How much packaging does it take to promote energy conservation?

Lots, evidently, if you’re Toronto’s Better Buildings Partnership.

The partnership, which provides incentives for energy conservation in new and existing large buildings, issued a one-page press release yesterday.

But it wasn’t the release that was eye-catching.

It arrived in a large, brown paper envelope, padded with plastic bubble wrap. Inside the envelope was a cardboard box.

Inside the box, stuffed with tissue paper, was a green Lego toy, representing a building, with the Better Buildings Partnership logo on it.

Also in the box was a colour picture of the Lego toy; a piece of paper with the Better Buildings Partnership logo; and a one-page release about the Better Buildings Partnership.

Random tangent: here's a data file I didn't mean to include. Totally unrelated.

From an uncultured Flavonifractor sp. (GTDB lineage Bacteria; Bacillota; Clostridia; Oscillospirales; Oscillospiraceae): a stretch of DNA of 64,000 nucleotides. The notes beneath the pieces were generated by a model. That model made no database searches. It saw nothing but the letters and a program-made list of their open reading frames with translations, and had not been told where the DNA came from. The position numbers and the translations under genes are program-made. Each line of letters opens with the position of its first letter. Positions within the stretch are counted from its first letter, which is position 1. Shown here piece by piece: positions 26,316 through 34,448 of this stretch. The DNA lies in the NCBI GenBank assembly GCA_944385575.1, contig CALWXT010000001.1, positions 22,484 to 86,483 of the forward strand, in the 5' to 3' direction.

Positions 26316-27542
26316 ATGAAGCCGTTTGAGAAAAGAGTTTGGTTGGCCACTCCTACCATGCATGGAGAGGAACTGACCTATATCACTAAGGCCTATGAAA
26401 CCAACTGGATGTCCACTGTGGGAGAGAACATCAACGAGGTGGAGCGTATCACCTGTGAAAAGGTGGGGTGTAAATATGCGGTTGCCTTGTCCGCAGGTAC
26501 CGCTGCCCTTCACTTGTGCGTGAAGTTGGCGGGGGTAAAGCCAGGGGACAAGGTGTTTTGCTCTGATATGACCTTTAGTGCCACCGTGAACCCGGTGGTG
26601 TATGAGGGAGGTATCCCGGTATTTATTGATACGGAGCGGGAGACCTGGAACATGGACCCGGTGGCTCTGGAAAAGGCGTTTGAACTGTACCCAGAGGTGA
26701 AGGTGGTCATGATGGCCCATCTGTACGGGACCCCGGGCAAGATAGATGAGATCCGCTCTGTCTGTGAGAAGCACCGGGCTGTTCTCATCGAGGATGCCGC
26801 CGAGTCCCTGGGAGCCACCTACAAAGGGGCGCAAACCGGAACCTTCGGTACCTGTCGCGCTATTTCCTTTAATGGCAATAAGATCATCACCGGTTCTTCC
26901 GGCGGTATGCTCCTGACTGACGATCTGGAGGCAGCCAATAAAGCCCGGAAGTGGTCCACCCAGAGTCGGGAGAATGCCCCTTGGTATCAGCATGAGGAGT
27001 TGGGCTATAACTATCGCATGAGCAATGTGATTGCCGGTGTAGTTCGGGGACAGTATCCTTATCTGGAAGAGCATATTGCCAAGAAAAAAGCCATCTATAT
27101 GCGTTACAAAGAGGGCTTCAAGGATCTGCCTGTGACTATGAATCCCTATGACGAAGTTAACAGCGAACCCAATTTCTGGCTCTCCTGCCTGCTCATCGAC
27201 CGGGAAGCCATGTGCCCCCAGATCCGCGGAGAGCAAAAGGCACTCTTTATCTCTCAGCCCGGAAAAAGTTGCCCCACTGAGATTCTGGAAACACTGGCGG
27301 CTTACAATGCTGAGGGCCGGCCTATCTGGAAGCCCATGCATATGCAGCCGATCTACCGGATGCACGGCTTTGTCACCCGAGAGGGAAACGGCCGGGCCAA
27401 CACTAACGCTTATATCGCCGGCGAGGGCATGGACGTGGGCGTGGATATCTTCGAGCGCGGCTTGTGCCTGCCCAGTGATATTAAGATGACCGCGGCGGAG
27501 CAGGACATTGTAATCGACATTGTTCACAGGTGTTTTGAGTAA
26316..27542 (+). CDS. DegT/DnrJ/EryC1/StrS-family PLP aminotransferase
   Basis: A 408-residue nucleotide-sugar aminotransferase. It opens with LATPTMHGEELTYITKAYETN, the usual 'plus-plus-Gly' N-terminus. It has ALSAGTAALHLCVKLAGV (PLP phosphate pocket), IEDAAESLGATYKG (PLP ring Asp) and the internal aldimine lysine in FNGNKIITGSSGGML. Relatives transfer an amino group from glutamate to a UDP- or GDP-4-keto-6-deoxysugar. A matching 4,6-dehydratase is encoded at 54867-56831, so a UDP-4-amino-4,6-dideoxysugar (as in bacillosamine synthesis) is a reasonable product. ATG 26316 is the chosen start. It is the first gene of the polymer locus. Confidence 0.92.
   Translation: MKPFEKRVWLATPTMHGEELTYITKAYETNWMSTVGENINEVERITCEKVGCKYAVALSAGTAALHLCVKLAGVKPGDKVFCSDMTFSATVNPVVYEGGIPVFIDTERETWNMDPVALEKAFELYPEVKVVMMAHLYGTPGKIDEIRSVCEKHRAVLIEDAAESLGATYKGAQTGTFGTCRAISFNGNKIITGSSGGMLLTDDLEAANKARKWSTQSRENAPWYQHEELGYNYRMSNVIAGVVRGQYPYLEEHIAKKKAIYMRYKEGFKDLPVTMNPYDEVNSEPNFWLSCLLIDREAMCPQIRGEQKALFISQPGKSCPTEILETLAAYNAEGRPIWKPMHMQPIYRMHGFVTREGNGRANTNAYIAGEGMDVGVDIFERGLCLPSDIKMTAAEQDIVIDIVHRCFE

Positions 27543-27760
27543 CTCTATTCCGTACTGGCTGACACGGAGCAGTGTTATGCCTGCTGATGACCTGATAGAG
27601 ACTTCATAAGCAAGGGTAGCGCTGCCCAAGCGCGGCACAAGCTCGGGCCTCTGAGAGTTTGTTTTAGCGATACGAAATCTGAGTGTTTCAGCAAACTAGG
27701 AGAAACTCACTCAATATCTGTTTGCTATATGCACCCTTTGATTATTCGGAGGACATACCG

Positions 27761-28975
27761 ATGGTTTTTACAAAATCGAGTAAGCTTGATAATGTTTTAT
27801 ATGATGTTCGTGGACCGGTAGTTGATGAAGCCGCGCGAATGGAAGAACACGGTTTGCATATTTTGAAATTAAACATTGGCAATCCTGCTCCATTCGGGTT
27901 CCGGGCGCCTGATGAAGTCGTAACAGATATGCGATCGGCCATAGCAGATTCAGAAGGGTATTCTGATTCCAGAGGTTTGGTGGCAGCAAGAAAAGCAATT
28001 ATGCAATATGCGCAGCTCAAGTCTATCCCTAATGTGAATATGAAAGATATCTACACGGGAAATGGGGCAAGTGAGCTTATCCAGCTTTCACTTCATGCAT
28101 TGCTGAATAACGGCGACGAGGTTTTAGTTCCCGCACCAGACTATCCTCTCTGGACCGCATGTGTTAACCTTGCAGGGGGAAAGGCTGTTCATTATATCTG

Angela Gurley of Ketchum Public Relations, which handled the release, said the release was made as eco-friendly as possible.

“The paper itself — the actual one-page letter — was on recycled paper,” she said. “And we did make sure it was pushed down to one page so it wasn’t utilizing multiple pieces of paper.”

What about the bubble-wrap envelope, cardboard box, plastic toy, tissue paper and colour logo?

“I’ll have to go back to the team and talk about how the packaging was put together,” she said. “That’s a valid point, and I’ll definitely talk to them about that.”

Coun. Gord Perks said the release has to be seen in the context of the environmental improvements the partnership has prompted.

“The Better Buildings Partnership has created $180 million in economic impact, cut 300,000 tonnes of CO2 emissions and created 2,500 person-years of employment,” Perks said.

“I think 17 pieces of Lego in recyclable cardboard boxes is not a terrible price.”

Jim Kamstra of the city’s facilities and real estate division said the partnership’s big effort at the moment is shaving 90 megawatts from Toronto’s electricity demand through conservation incentives funded by the Ontario Power Authority.

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